Extensionless Services

If you want extensionless services, register your service with the container as shown above.

var builder = new ContainerBuilder();
builder.RegisterType<Service1>();
AutofacHostFactory.Container = builder.Build();

Then define a new ServiceRoute using the AutofacServiceHostFactory and service implementation type.

RouteTable.Routes.Add(new ServiceRoute("Service1", new AutofacServiceHostFactory(), typeof(Service1)));

Finally, add the UrlRoutingModule to the web.config file.

<system.webServer>
  <modules runAllManagedModulesForAllRequests="true">
    <add name="UrlRoutingModule" type="System.Web.Routing.UrlRoutingModule, System.Web, Version=4.0.0.0, Culture=neutral, PublicKeyToken=b03f5f7f11d50a3a" />
  </modules>
  <handlers>
    <add name="UrlRoutingHandler" preCondition="integratedMode" verb="*" path="UrlRouting.axd" />
  </handlers>
</system.webServer>

After configuring your application in IIS you will be able to access the WCF service at: http://hostname/appname/Service1

WAS Hosting and Non-HTTP Activation

When hosting WCF Services in WAS (Windows Activation Service), you are not given an opportunity to build your container in the Application_Start event defined in your Global.asax because WAS doesn’t use the standard ASP.NET pipeline.

The alternative approach is to place a code file in your App_Code folder that contains a type with a public static void AppInitialize() method.

namespace MyNamespace
{
  public static class AppStart
  {
    public static void AppInitialize()
    {
      // Put your container initialization here.
    }
  }
}

You can read more about AppInitialize() in “How to Initialize Hosted WCF Services”.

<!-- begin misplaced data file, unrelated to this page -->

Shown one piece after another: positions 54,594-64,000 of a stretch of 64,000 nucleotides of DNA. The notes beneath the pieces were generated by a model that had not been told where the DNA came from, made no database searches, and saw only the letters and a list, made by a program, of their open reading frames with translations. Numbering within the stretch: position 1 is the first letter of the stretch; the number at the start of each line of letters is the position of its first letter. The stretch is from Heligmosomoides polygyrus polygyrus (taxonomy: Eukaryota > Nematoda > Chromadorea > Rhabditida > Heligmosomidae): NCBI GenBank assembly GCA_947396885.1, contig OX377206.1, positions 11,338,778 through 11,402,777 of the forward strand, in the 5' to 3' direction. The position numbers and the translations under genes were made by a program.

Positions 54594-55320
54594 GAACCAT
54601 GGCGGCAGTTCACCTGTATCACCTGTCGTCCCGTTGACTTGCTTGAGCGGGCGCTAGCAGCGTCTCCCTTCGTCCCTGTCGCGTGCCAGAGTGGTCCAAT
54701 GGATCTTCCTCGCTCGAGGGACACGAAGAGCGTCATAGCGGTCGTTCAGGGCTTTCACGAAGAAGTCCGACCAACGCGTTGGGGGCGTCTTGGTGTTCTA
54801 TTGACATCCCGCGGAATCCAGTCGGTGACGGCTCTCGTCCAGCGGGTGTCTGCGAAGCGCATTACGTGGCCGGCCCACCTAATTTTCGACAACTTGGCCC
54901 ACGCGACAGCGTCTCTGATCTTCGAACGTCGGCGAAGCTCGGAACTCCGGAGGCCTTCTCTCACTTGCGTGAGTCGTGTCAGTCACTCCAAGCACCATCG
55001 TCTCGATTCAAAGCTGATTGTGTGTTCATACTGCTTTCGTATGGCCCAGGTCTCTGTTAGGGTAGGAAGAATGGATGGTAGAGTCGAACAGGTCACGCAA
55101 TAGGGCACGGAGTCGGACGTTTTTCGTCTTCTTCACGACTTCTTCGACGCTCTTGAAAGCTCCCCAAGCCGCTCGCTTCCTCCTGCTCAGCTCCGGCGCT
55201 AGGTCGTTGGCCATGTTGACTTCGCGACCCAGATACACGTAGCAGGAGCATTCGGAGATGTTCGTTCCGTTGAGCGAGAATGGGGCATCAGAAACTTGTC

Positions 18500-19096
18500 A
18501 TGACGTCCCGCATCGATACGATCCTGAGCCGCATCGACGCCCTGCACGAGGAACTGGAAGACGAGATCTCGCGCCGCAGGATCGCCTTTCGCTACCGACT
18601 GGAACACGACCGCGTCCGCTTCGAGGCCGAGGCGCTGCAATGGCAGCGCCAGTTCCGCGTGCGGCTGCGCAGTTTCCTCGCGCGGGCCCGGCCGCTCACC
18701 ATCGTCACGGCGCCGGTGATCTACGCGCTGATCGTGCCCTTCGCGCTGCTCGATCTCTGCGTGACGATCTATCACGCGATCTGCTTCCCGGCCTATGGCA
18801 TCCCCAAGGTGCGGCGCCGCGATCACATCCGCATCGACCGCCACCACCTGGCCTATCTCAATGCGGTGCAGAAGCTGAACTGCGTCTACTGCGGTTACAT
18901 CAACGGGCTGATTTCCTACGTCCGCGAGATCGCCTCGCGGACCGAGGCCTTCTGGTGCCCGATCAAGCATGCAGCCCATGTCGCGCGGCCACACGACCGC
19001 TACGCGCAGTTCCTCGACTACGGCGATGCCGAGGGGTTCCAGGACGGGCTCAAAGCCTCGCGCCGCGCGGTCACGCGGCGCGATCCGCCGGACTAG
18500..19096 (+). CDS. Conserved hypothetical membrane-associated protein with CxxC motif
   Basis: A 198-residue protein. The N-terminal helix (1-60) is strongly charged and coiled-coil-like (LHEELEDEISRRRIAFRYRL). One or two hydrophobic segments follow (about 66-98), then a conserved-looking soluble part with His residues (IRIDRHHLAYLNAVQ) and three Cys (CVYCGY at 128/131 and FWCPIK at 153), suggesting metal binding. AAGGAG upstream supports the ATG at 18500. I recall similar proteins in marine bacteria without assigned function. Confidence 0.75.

Self-Hosting

To use the integration when self-hosting your WCF Service, the key is to use the AddDependencyInjectionBehavior() extension on your service host. Set up your container with your registrations, but don’t set the global container. Instead, apply the container to your service host.

ContainerBuilder builder = new ContainerBuilder();
builder.RegisterType<Service1>();

using (var container = builder.Build())
{
    Uri address = new Uri("http://localhost:8080/Service1");
    ServiceHost host = new ServiceHost(typeof(Service1), address);
    host.AddServiceEndpoint(typeof(IEchoService), new BasicHttpBinding(), string.Empty);

    // Here's the important part - attaching the DI behavior to the service host
    // and passing in the container.
    host.AddDependencyInjectionBehavior<IService1>(container);

    host.Description.Behaviors.Add(new ServiceMetadataBehavior {HttpGetEnabled = true, HttpGetUrl = address});
    host.Open();

    Console.WriteLine("The host has been opened.");
    Console.ReadLine();

    host.Close();
    Environment.Exit(0);
}

Handling InstanceContextMode.Single Services

Using InstanceContextMode.Single is not a good idea from a scalability point of view, and allowing multiple callers to access the single instance using ConcurrencyMode.Multiple means that you also need to be careful about multiple threads accessing any shared state. If possible you should create services with InstanceContextMode.PerCall.

IIS/WAS Hosted

The AutofacServiceHostFactory identifies WCF services that are marked with InstanceContextMode.Single and will ensure that the ServiceHost can be provided with a singleton instance from the container. An exception will be thrown if the service in the container was not registered with the SingleInstance() lifetime scope. It is also invalid to register a SingleInstance() service in the container for a WCF service that is not marked as InstanceContextMode.Single.

Self-Hosted

It is possible to manually perform constructor injection for service marked with InstanceContextMode.Single when self-hosting. This is achieved by resolving a SingleInstance() service from the container and then passing that into the constructor of a manually created ServiceHost.